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SLAC National Accelerator Laboratory

Closing in on a Means to Inhibit FDTS Enzymes
SSRL Science Summary - September 2012

Figure 1.
The Active site view of the FDTS enzyme in complex with FAD, dUMP and folate derivatives.

Flavin-dependant thymidylate synthases (FDTSs) are a recently identified family of thymidylate synthases that employ a novel mechanism for the thymidylate synthase reaction. These enzymes convert 2'-deoxyuridine-5'-monophosphate (dUMP) to 2'-deoxythymine-5'-monophosphate (dTMP), a reaction crucial for the survival of the organism. Since FDTS enzymes are mainly found in very pathogenic microbes, including the pathogens causing leprosy, botulism, diarrhea, anthrax, pneumonia, syphilis, and more, the FDTS enzyme is an attractive target for antibiotic drugs, but until recently researchers had not been able to successfully characterize any crystal structures with folates, due to difficulties in crystallizing a complex containing methylenetetrahydrofolate. This limited understanding of the molecular mechanism and the scope of drug design for these enzymes.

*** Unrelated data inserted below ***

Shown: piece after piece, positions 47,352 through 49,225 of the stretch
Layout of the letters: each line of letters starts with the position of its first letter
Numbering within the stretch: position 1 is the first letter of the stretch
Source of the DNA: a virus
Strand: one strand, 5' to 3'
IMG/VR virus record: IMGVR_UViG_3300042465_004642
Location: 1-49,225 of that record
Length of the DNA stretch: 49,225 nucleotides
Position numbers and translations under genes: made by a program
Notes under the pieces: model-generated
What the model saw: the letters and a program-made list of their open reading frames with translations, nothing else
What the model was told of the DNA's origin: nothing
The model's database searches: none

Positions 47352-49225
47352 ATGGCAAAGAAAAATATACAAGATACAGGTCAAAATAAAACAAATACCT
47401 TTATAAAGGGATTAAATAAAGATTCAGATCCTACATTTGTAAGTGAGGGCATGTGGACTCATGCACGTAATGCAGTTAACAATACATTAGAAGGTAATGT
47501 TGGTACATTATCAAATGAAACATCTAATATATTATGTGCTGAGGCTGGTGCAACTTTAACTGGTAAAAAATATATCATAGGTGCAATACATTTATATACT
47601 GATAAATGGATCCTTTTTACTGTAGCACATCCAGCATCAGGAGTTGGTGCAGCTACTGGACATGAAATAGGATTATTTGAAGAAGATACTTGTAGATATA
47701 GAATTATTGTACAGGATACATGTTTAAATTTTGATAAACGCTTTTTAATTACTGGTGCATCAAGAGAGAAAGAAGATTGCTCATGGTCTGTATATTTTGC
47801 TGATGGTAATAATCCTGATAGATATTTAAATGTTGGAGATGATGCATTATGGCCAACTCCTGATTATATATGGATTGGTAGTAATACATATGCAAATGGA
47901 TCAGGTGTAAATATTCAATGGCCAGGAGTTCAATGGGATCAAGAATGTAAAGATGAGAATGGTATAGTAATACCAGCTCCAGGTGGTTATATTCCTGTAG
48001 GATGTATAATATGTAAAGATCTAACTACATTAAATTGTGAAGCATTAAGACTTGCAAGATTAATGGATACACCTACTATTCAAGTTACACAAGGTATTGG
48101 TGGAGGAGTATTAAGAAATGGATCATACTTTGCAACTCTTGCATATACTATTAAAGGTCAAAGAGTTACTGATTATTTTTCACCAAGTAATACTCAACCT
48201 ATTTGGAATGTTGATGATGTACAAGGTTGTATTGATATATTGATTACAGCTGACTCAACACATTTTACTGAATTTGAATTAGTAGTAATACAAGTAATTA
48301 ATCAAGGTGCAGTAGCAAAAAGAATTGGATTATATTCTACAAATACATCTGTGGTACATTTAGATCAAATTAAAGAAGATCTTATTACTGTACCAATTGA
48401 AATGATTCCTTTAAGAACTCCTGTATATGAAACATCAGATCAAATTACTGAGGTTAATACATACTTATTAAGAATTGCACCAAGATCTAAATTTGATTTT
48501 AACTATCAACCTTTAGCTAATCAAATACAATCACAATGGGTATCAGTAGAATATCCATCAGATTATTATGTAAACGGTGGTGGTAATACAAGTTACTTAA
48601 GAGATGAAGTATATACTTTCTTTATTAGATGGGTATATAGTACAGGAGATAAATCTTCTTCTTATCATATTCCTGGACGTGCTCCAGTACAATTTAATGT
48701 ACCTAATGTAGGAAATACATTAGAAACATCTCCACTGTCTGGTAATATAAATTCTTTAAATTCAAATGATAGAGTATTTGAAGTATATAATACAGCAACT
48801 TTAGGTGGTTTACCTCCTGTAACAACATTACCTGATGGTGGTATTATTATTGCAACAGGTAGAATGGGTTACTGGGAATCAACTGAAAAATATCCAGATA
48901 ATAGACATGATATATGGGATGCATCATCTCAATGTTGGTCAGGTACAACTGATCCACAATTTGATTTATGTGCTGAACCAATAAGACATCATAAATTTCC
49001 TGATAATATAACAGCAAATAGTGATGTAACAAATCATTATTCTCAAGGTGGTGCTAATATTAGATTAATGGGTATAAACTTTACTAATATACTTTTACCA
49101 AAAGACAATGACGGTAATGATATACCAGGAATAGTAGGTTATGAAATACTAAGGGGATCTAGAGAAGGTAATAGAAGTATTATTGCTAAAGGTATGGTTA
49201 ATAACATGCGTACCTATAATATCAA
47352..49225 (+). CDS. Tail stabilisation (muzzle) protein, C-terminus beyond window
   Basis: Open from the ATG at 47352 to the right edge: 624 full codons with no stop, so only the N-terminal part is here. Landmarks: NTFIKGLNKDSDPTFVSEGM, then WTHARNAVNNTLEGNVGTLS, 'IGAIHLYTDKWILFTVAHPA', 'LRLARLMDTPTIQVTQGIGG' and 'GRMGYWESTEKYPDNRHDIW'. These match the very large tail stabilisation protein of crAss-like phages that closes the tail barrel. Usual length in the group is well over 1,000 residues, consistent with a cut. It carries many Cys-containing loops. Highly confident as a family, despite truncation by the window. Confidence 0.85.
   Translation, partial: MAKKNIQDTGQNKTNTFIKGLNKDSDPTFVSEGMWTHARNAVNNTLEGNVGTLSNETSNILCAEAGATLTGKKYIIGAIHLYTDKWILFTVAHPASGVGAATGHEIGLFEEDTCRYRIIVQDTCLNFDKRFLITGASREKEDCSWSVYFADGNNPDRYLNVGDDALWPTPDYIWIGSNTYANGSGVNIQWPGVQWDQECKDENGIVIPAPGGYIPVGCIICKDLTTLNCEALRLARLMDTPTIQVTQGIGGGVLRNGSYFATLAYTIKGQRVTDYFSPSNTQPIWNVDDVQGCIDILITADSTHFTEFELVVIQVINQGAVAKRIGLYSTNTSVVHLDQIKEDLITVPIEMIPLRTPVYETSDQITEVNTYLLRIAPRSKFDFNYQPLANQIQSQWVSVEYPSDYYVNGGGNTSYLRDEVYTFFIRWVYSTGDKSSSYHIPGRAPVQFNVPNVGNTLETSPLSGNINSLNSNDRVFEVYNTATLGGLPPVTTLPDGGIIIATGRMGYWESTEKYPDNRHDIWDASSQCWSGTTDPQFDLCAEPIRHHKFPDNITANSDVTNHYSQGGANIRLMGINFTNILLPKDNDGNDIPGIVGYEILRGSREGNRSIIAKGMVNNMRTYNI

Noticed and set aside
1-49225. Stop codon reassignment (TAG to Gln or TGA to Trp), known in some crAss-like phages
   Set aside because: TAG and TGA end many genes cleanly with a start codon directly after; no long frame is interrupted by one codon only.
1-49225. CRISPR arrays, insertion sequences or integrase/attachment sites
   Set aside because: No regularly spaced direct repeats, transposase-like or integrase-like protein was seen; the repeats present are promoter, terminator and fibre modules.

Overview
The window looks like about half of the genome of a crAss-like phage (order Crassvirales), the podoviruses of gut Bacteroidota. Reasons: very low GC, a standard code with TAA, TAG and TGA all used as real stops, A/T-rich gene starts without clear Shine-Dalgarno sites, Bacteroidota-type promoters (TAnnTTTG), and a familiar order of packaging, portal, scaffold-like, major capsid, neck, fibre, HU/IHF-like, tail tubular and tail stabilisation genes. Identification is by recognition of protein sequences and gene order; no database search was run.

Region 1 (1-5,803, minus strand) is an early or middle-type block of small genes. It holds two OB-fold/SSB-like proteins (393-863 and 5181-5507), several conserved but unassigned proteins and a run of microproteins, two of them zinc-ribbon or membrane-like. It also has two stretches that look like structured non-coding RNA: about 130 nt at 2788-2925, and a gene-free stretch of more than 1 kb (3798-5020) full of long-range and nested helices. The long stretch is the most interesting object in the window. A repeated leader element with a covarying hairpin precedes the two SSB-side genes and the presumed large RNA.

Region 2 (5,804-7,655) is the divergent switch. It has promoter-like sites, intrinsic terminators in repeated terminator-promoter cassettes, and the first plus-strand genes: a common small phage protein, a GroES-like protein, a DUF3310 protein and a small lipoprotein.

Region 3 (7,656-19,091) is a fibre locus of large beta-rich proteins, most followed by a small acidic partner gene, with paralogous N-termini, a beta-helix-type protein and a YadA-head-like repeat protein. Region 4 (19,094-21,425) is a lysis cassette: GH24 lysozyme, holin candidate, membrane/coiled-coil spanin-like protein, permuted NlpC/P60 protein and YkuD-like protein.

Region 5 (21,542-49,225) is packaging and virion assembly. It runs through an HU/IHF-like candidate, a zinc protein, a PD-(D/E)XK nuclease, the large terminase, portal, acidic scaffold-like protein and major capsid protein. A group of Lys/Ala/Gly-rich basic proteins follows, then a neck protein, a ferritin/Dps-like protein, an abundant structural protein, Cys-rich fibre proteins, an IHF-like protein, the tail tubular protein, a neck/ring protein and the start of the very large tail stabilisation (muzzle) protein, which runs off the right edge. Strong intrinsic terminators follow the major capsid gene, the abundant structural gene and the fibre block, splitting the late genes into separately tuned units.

A team of researchers from SSRL and the University of Iowa used SSRL's Beam Lines 9-2 and 12-2 to uncover the folate binding site in FDTS. They solved high-resolution structures of the FDTS enzyme with methylenetetrahydrofolate and the anticancer drugs tomudex and leucovorin. Their study was published in the September 10 online edition of the Proceedings of the National Academy of Sciences.

These findings will likely facilitate further elucidation of FDTS's mechanism and the design of structure-based inhibitors as potential leads to new antimicrobial drugs.

Primary Citation

Folate binding site of flavin-dependent thymidylate synthase. Koehn, E.M., Perissinotti, L.L., Moghram. S., Prabhakar, A., Lesley, S.A., Mathews, I.I., and Kohen, A. Proc. Natl. Acad. Sci. USA,109, 15722 (2012) doi/10.1073/pnas.1206077109

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Irimpan Mathews (SSRL) and Amnon Kohen (University of Iowa)

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